The prostate gland is a small gland that sits at the outlet of the bladder and surrounds the urethra (pipe) as it leaves the bladder. The main function of the gland is to contribute volume to the semen, and its secretions help to make sperm more active. The gland is thought to be the size of a walnut when one is in their 40s.
Benign Prostatic Hyperplasia (BPH) and Bladder Outflow Obstruction
As men get older, their prostate gland increases in size – this is a normal age-related change. However, in some men, as the prostate increases in size, it also starts to cause some narrowing of the urethra/pipe that passes through it resulting in bladder outflow obstruction. This often causes difficulty in passing urine, particularly with increasing age – reduced flow, hesitancy, frequency, urgency, need to pass urine several times in the night. Whilst these symptoms can have a drastic effect on a person’s quality of life, they are common and easily treatable. It is also important to remember that such symptoms in a man also often affect the quality of life of the partner. Many men worry that such symptoms may signify the presence of prostate cancer – however this is a common misconception and rarely the case as most prostate cancers do not necessarily cause urinary symptoms unless one has advanced disease.
A small proportion of younger men also suffer from the symptoms of bladder outflow obstruction – this can often be due to a somewhat tight or hypersensitive muscle at the bladder outlet. Such men often complain of some urinary symptoms dating back to their teens. This can also be an under-diagnosed problem, but one that can be easily treated.
Some men (and women) can suffer from urinary symptoms in the absence of any obstruction at the outlet – this can be due to a variety of causes including dysfunction/over-activity of the bladder, neurological problems and lifestyle factors.
All the above problems can be diagnosed fairly easily through a detailed history from the patient along with a clinical examination and some easy and non-invasive tests. A significant proportion of patients with the above symptoms can be easily treated with lifestyle changes with or without medication alone. Surgery is usually reserved for those patients who fail to respond to treatment with medication or when the symptoms are very severe.
Prostate Cancer is now the commonest cancer amongst men in the UK and the developed world. The incidence is increasing due to various factors including the ageing population, greater awareness and increased testing for the disease. Whilst the precise cause of the disease is not known, what we do know is that certain factors increase the risk of developing the disease. These include age, a family history of prostate cancer affecting a first degree relative, race (higher risk amongst men of African or African Caribbean and African descent) as well as certain dietary factors. There is still no mass prostate cancer screening programme in the UK and several other European countries – this is because the jury is still out as to the advantages and disadvantages of such an exercise. This may sound ridiculous to a lay person – surely diagnosing a disease early makes more sense and should prevent problems in the future? While this is often true, the issue is that it is quite difficult to distinguish those patients in whom the disease poses a real threat from those in whom the disease does not pose a significant threat. There is therefore the potential danger that some men may get over-treated for something that may never have been a threat to them in the first place. Screening for prostate cancer is currently the subject of several international research studies. This is also partly due to the lack of a highly sensitive, specific and reliable test for the disease. Prostate cancer still tends to be a relatively poorly understood cancer and its management can still be somewhat of an art. As a result of all the above uncertainty, the urological community in the UK still remains undecided as to whether prostate cancer screening should become normal practice.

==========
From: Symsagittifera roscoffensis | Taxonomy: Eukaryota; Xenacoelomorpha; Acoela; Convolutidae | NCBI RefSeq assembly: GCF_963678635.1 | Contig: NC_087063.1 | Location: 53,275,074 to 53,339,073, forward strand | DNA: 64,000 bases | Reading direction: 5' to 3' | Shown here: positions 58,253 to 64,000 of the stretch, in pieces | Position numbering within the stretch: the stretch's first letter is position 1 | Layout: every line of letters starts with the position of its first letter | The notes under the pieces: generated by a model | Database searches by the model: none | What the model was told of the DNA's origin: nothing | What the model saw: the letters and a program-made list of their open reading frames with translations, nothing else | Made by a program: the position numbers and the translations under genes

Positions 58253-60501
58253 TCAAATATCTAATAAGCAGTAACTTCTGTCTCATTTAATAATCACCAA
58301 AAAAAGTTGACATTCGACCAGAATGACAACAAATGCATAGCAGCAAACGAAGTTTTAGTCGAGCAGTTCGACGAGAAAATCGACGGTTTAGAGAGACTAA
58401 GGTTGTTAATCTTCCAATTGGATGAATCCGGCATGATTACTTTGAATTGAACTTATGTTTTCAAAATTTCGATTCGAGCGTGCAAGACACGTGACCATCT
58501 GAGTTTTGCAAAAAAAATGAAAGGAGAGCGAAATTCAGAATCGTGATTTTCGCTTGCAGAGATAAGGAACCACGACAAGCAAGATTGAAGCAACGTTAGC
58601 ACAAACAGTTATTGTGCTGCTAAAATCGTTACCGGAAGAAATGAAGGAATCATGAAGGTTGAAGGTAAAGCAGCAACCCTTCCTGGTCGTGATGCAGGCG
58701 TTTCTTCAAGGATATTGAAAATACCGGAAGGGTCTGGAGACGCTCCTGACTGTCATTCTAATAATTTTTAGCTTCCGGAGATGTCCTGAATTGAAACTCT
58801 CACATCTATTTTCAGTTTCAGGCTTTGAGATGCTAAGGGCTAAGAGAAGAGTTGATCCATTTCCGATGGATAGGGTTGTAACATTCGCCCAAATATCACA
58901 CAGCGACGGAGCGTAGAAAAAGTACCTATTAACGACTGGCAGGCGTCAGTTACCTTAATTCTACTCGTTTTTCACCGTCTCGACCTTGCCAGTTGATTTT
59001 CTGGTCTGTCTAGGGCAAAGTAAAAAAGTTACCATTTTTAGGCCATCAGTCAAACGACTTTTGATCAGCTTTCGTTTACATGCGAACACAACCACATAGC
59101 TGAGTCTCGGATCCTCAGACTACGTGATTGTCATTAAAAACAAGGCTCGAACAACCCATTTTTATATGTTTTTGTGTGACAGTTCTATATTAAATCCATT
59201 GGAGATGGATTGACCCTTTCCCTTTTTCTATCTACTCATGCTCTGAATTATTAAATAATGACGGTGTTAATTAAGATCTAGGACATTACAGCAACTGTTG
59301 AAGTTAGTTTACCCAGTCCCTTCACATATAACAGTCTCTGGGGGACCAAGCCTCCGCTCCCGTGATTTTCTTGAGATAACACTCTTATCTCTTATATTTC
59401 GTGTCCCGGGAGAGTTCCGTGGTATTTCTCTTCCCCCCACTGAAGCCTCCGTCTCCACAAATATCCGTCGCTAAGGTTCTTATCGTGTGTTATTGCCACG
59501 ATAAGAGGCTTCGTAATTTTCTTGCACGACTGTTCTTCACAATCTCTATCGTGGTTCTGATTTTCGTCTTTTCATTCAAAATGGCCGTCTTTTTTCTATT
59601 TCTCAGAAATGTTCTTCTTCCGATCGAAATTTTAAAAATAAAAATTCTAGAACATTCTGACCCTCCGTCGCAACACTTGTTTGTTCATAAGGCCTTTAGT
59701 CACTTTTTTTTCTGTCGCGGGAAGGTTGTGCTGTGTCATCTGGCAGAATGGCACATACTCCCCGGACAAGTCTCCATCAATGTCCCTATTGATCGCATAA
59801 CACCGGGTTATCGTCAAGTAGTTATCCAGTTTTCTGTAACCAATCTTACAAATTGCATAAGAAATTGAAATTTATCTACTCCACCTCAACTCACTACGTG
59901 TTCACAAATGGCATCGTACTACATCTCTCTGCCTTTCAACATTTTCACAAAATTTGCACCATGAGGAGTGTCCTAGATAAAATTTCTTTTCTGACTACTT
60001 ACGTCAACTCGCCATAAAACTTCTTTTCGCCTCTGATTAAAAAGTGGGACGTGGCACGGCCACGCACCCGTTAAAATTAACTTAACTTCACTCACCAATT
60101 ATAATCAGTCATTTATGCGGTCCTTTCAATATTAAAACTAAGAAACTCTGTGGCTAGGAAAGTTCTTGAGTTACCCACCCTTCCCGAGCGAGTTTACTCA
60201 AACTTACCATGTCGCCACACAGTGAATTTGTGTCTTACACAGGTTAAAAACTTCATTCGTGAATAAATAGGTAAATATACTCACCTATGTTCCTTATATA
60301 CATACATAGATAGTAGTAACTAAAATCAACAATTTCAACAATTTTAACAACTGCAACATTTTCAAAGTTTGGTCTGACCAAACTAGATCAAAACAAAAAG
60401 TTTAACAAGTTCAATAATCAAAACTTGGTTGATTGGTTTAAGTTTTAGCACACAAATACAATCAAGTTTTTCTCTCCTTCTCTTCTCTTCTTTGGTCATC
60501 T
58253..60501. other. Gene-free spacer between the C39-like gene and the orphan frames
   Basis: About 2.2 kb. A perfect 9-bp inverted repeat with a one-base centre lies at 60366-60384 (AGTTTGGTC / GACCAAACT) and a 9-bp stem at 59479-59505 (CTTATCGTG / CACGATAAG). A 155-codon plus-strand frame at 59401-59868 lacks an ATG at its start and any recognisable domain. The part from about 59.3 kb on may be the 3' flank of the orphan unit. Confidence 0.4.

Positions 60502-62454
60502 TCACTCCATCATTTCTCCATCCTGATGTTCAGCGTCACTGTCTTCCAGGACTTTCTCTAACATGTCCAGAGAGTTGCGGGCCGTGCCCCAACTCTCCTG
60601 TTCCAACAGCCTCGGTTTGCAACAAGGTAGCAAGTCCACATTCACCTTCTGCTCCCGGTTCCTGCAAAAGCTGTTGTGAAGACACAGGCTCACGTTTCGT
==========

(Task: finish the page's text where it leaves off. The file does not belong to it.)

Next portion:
What is however clear, is that if a person is concerned about the possibility of prostate cancer, then the right thing to do would be to discuss this with your doctor and, if necessary, seek a specialist opinion. We frequently see patients who ignore their concerns and symptoms and often seek medical attention when it is too late.